QUARTERLY UPDATE: 2ND QUARTER 2020
On January 30, the World Health Organization (WHO) declared the coronavirus outbreak a public health emergency – and unfortunately, fraudsters are trying to take advantage of the viral headlines.
New email phishing scams have been reported in which fraudsters are posing as the Centers for Disease Control (CDC), WHO and other well-known health organizations in order to obtain personal information.
“We commonly see fraudsters try to take advantage of global uncertainty by attempting to get people to click malicious links, enter credentials on fraudulent websites or volunteer their personal information,” explains Nate Tuting, head of the Raymond James Cyber Threat Center. “We’ve seen them impersonate a legitimate email sender by using an email address ending in ‘cdcgov.org’ – something close enough to the legitimate ‘cdc.gov’ that unsuspecting recipients don’t realize it’s fake.” Tuting also warns that the scammer might even include the real organization’s logo somewhere in the email to feign credibility.
The emails may contain links or attachments promising “safety tips” to help prevent sickness or information on “new cases around your city.” Do not click on or open them. These links might send you to a scammer-controlled website designed to steal your log-in information, and attachments might be laden with computer viruses.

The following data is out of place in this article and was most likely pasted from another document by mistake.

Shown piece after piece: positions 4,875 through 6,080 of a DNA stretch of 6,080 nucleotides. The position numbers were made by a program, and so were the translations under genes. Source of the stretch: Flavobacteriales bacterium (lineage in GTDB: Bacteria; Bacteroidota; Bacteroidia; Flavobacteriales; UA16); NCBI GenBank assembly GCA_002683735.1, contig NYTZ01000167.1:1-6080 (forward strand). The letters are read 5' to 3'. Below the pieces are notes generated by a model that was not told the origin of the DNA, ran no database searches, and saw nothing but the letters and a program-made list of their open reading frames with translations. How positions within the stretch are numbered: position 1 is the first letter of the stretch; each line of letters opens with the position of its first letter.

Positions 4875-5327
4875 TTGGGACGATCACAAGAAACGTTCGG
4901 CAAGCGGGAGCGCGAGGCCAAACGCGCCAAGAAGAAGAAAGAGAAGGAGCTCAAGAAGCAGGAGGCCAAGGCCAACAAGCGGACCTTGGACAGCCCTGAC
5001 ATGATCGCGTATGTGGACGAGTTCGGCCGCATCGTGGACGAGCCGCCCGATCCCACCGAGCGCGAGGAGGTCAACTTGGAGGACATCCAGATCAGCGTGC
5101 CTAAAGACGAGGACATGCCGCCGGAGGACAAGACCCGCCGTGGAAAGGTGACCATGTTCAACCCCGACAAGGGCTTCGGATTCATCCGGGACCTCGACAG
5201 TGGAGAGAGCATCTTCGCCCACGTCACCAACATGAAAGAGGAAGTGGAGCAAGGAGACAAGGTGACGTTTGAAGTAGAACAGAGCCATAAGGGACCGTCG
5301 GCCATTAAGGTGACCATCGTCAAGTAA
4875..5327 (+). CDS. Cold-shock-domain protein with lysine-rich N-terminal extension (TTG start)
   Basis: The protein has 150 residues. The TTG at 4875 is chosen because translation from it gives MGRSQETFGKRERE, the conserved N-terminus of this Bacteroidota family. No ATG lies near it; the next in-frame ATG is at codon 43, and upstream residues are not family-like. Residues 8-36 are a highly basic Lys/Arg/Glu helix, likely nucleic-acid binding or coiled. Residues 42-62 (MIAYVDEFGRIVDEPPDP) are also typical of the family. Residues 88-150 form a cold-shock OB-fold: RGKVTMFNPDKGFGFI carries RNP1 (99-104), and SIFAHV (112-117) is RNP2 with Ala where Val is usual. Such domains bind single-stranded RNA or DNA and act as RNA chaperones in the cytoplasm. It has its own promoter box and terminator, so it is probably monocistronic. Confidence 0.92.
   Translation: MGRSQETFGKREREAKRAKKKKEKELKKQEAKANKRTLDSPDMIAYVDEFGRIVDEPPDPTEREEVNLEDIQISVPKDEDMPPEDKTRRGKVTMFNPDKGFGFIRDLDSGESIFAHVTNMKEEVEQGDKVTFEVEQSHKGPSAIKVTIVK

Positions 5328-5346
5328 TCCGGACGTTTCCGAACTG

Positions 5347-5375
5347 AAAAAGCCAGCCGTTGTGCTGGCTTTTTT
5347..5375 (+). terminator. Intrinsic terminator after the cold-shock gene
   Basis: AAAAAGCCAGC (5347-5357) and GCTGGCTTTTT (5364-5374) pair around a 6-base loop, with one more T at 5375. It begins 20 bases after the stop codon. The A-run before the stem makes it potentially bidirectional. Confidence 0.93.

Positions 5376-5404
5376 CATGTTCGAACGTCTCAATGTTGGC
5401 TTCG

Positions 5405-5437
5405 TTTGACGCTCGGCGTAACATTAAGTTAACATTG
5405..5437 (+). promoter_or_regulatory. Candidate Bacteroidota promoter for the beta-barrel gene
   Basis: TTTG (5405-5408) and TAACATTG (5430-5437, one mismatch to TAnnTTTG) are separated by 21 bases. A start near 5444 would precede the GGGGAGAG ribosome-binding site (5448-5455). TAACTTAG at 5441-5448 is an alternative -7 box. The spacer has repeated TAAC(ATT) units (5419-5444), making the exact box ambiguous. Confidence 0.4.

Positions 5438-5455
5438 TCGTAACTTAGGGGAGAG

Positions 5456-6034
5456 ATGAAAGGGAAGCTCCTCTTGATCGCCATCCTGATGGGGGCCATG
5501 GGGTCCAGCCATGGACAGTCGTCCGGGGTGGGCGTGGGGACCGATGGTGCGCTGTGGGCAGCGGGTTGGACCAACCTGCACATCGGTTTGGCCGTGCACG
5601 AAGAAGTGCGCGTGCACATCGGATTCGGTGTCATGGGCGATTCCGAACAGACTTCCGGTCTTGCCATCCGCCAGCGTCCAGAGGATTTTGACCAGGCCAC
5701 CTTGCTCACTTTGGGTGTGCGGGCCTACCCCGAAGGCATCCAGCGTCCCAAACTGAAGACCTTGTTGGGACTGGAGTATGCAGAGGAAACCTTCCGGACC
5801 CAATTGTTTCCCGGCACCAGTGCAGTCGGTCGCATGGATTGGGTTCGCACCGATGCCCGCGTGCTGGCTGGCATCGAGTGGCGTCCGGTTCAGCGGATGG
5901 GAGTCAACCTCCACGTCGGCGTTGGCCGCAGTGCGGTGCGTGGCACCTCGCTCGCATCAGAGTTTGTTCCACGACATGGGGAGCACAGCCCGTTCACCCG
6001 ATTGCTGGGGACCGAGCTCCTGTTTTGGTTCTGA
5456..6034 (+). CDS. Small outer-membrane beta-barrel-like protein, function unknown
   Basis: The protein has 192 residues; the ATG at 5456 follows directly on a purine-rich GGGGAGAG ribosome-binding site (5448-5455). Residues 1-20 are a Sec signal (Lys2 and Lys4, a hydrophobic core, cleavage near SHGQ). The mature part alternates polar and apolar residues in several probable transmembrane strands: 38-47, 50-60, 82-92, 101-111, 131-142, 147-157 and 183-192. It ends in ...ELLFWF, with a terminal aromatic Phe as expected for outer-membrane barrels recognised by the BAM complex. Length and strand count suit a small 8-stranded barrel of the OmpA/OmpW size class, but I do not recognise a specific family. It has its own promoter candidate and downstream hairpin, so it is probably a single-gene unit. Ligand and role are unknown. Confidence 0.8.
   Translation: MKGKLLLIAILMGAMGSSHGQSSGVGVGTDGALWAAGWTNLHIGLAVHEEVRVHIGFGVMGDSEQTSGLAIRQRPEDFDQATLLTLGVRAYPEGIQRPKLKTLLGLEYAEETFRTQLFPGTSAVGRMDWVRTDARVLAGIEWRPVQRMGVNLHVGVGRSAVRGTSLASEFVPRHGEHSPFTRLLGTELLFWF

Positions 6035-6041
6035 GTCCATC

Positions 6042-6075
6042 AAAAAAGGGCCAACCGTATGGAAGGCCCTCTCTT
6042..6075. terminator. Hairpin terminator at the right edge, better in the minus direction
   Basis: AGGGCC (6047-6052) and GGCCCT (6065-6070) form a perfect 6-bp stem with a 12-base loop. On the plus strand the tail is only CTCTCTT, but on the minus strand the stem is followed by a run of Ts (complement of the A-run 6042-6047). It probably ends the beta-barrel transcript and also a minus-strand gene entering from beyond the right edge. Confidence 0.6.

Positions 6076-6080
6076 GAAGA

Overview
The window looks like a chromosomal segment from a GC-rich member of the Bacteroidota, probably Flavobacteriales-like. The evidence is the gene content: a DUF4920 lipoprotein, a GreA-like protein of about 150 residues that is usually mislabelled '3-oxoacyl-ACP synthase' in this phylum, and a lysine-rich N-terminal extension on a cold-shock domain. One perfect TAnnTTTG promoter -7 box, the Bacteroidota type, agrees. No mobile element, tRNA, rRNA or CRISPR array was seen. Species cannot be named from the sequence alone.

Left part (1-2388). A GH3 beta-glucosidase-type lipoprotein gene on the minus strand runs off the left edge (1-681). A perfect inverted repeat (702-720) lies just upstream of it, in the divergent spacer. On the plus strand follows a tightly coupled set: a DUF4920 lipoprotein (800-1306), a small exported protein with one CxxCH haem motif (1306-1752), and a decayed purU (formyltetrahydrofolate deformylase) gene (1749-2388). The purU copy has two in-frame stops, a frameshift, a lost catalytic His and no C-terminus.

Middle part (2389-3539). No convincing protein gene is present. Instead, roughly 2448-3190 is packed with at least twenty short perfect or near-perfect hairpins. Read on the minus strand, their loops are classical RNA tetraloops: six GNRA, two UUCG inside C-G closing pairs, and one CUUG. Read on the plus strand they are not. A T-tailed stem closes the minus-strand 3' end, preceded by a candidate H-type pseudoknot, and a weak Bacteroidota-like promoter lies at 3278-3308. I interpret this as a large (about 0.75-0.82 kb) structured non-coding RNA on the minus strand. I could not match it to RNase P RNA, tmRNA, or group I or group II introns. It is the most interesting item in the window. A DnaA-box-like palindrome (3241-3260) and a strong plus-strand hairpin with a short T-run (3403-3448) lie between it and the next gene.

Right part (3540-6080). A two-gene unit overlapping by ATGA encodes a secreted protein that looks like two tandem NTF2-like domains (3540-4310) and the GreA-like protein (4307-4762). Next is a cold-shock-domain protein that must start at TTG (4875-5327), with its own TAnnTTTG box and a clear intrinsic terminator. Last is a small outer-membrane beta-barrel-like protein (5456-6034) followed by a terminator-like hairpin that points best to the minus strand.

A few tips to remember as you work to keep your cyber-health secure:
▪ Check the details. Thoroughly check the email sender and domain names, and keep an eye out for spelling and grammar errors – they may be a hint that your correspondent isn’t legitimate.
▪ Look for red flags. Fraudsters may often try to create a sense of urgency, pose as a person of authority or even use uncommon language to try to lower your defenses.
▪ Play it safe. Do not click any links, open any attachments, reply, or otherwise provide any information unless you’re absolutely sure who you’re communicating with.
▪ Go straight to the source. Not sure if an email is really from the organization it claims? Do an internet search for the entity in question, like Centers for Disease Control or World Health Organization, and review information straight from the real website.
And while we’re at it, a few tips for staying healthy overall:
▪ Wash your hands. Wash them frequently with soap and water. As to how long? “Count to 20,” says Healthcare Policy Analyst Chris Meekins (and the CDC). “That’s usually twice as long as most people do when they’re washing their hands.”
▪ Avoid close contact with people who are sick. This one goes the other way, too – if you’re the one who’s ill, it’s in everyone’s best interests for you to stay home.
▪ Clean and disinfect the things you frequently touch. Think your keyboard, mouse and phone, for starters. Another germy surface to target? Door handles. “Don’t actively touch your face after you’ve touched a door knob,” says Meekins.
▪ Lean on the professionals. Talk to your doctor about any concerns you have, and be sure to immediately report any symptoms of illness.
These steps may seem basic, but they’re effective. By practicing these healthy habits, “you’re less likely to get any type of disease, whether it’s a cold or a flu,” says Meekins, “and those same things apply to this coronavirus.”
Sources: cdc.gov, nbcnews.com
Materials provided by Raymond James as a resource for its financial advisors.
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Posted March 30, 2020 in Life Events News Articles Planning